[THE SOCIAL, political, religious and environmental climate during 13th
century Japan was the fertile ground that gave rise to new religious thought.]
Kamakura was the age of the great popularization of Buddhism. In the time of
disunity and violence, deepening pessimism increased the appeal of the
search for salvation. Two new sects,
Jodo (Pure Land) and Zen (Meditation),
dominated the period. The old Heian sects had been quite esoteric and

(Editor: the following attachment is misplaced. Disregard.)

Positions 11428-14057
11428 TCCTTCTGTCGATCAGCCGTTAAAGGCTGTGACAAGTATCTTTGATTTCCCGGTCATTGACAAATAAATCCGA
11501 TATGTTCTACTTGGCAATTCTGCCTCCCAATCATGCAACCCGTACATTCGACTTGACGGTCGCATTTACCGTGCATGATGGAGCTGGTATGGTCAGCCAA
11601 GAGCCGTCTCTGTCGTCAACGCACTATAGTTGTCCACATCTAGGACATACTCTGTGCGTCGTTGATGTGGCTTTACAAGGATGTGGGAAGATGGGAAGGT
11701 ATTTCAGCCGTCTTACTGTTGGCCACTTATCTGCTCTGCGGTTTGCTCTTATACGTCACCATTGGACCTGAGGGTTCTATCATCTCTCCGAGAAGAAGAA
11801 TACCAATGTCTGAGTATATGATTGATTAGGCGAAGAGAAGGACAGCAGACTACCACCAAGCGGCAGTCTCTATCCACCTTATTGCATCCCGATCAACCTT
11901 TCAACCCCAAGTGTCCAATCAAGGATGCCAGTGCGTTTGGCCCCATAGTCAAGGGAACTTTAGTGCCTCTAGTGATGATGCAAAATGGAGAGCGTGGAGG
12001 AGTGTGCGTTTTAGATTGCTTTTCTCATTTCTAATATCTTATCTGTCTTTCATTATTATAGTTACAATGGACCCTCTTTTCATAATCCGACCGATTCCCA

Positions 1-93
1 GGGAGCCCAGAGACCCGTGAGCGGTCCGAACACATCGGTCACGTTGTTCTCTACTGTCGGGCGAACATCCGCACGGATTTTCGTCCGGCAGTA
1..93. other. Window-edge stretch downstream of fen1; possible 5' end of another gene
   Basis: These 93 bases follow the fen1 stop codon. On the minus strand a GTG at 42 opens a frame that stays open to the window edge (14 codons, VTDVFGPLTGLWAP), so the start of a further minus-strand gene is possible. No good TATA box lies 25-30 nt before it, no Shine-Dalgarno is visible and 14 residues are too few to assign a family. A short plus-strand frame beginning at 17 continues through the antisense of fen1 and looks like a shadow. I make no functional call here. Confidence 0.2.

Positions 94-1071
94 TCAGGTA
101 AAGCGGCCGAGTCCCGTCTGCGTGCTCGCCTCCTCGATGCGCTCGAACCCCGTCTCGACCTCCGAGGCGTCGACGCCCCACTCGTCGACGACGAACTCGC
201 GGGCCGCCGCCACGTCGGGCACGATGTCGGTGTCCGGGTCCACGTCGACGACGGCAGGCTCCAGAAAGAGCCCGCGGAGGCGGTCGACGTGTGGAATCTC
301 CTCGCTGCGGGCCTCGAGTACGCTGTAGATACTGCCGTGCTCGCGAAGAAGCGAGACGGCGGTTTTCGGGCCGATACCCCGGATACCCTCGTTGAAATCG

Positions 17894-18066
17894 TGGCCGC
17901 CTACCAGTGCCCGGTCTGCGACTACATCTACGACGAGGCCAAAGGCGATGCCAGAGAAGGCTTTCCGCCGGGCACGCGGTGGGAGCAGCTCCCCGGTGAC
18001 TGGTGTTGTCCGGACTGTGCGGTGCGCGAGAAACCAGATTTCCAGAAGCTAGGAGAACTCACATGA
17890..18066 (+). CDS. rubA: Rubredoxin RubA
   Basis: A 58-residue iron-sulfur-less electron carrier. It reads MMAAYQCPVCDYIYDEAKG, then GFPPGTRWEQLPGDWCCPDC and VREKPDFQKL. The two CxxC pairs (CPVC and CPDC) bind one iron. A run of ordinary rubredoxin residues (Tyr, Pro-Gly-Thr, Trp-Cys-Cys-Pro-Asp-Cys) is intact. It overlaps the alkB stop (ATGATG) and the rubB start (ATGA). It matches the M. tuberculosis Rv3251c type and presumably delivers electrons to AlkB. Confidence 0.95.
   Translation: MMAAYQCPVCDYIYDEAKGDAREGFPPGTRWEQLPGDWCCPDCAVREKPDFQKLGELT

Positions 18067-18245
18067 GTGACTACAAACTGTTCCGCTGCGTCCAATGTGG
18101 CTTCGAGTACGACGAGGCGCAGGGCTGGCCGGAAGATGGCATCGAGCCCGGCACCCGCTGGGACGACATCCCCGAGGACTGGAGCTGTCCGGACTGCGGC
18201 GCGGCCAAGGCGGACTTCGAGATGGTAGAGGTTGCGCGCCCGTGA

appealed more to the intellectuals than to the masses. The Mount Hiei
monasteries had become politically powerful but appealed primarily to those
capable of the study of the sect's teachings. This situation gave rise to the
Jodo sect, based on unconditional faith and devotion and prayer to
Amida
Buddha. Zen rejected all temporal and scriptural authority, stressing moral
character rather than intellectual attainments, an emphasis that appealed to the
military class. Growing numbers of the military class turned to Zen masters,
regarded as embodiments of truth [
Source: Library of Congress. Fact Detail.com]

This is the milieu into which Nichien Daishonin's Buddhism emerged.
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